Rockies looking into Speier, Freel
Veterans could be added to Spring Training competition
DENVER -- The Rockies' quest to increase the competition during Spring Training could include two intriguing possibilities, onetime Colorado reliever Justin Speier and versatile right-handed hitter Ryan Freel.
The Rockies have been linked to multiple free-agent utility players and pitchers, either relievers or guys who could start or work the bullpen. They have two open spots on their 40-man Major League roster.However, they haven't tipped their hand as to how or if they'll be filled. The club also has a history of signing veterans to Minor League deals and giving them fair opportunities. Outfielder Jay Payton and catcher Paul Lo Duca have taken the Rockies up on non-roster offers this week. Speier, 36, went 4-2 with a 5.18 ERA in 41 games for the Angels last season before being released in August, with a little more than a year left on his three-year, $18 million contract. Speier has come up in the Rockies' internal discussions. He was a standout setup man for the club from 2001-03, when he went 12-5 with a 4.04 ERA in 177 games. The Rockies also have been talking to Freel, who turns 34 on March 8. Freel played for the Orioles, Cubs and Royals last season and hit .217 in 27 games. He signed with the Rangers toward the end of the campaign but requested his release when it was clear he would not be called up for the end of the season. Most of Freel's Major League action came with the Reds, for whom he hit .272 in 544 games from 2003-08. Indications within and outside of the organization are that the Rockies will continue to stay in contact with free agents they've been linked to in the past, such as utility men Fernando Tatis, Robb Quinlan and Melvin Mora, as well as pitchers such as right-hander Tim Redding, who could compete for a rotation job or help the bullpen. The club also is monitoring comeback attempts by two hard-throwing righty relievers, Derrick Turnbow and Eric Gagne. Part of the club's strategy is to monitor the market to see if a quality player falls into its price range.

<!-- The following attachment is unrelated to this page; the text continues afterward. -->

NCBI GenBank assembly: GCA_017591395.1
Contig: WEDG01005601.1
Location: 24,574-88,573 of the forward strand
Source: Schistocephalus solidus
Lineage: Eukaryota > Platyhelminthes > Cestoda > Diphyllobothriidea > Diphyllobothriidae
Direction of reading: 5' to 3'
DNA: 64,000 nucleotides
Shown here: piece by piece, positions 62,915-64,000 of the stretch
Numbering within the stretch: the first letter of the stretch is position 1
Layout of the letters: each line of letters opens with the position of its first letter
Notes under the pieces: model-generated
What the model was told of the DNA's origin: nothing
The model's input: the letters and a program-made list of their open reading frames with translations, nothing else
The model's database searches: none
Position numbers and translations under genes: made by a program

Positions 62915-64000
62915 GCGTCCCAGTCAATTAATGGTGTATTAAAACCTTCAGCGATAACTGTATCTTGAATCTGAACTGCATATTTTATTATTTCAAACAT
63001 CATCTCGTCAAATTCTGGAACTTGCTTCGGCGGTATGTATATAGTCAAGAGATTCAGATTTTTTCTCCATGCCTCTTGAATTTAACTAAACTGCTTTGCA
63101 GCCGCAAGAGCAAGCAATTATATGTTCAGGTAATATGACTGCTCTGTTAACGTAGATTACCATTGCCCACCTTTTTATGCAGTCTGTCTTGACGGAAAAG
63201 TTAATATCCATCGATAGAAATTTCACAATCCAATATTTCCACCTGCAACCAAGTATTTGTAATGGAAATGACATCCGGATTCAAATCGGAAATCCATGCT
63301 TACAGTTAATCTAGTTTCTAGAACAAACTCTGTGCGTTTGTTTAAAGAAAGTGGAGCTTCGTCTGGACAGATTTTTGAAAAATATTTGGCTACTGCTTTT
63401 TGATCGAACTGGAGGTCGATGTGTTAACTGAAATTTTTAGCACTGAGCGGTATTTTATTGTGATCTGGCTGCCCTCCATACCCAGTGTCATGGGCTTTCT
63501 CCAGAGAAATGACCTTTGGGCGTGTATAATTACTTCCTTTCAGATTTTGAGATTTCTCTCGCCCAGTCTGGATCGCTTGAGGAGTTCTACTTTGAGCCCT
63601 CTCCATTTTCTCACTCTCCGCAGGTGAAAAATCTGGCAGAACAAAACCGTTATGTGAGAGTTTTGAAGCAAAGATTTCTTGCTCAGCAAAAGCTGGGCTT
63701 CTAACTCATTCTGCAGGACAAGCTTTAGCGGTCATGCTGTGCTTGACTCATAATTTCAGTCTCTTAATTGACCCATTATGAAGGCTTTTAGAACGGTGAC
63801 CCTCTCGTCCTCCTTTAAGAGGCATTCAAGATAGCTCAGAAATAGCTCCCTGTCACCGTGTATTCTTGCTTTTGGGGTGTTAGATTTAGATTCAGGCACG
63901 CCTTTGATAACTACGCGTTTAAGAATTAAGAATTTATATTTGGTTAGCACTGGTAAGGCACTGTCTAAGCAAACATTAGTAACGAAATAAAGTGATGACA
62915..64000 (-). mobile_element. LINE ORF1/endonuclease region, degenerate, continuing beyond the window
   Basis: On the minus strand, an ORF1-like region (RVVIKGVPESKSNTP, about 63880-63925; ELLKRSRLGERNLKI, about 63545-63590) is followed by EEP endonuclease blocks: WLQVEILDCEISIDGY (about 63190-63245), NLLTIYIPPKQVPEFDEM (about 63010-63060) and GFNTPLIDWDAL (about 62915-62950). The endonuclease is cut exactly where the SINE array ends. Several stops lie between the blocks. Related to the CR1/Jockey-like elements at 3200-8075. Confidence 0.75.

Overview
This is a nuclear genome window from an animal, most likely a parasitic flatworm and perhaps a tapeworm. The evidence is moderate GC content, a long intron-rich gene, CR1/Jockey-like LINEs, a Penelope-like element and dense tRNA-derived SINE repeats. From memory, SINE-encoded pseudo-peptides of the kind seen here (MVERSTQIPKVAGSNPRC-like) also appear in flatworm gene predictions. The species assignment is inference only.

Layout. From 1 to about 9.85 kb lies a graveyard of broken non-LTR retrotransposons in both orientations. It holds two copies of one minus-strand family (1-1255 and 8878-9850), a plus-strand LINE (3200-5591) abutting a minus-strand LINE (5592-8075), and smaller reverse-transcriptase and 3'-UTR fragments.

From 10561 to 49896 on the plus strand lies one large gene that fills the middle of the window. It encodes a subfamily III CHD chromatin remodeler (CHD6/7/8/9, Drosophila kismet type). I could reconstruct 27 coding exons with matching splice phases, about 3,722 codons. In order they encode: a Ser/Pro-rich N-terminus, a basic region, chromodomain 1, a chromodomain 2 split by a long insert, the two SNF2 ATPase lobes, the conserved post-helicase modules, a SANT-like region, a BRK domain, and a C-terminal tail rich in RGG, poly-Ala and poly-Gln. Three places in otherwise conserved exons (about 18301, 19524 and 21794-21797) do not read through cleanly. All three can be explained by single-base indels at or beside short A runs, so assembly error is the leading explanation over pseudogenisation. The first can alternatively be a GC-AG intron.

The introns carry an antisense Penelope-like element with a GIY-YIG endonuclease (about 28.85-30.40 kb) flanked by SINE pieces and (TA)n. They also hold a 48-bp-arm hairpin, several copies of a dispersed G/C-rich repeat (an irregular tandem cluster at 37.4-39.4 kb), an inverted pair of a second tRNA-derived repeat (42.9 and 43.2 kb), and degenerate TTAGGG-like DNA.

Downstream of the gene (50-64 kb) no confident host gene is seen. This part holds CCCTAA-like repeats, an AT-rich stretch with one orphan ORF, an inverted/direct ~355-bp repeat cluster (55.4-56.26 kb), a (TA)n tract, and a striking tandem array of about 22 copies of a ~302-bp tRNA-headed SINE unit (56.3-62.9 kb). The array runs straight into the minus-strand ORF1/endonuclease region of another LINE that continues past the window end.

Thomas Harding is a reporter for MLB.com. This story was not subject to the approval of Major League Baseball or its clubs.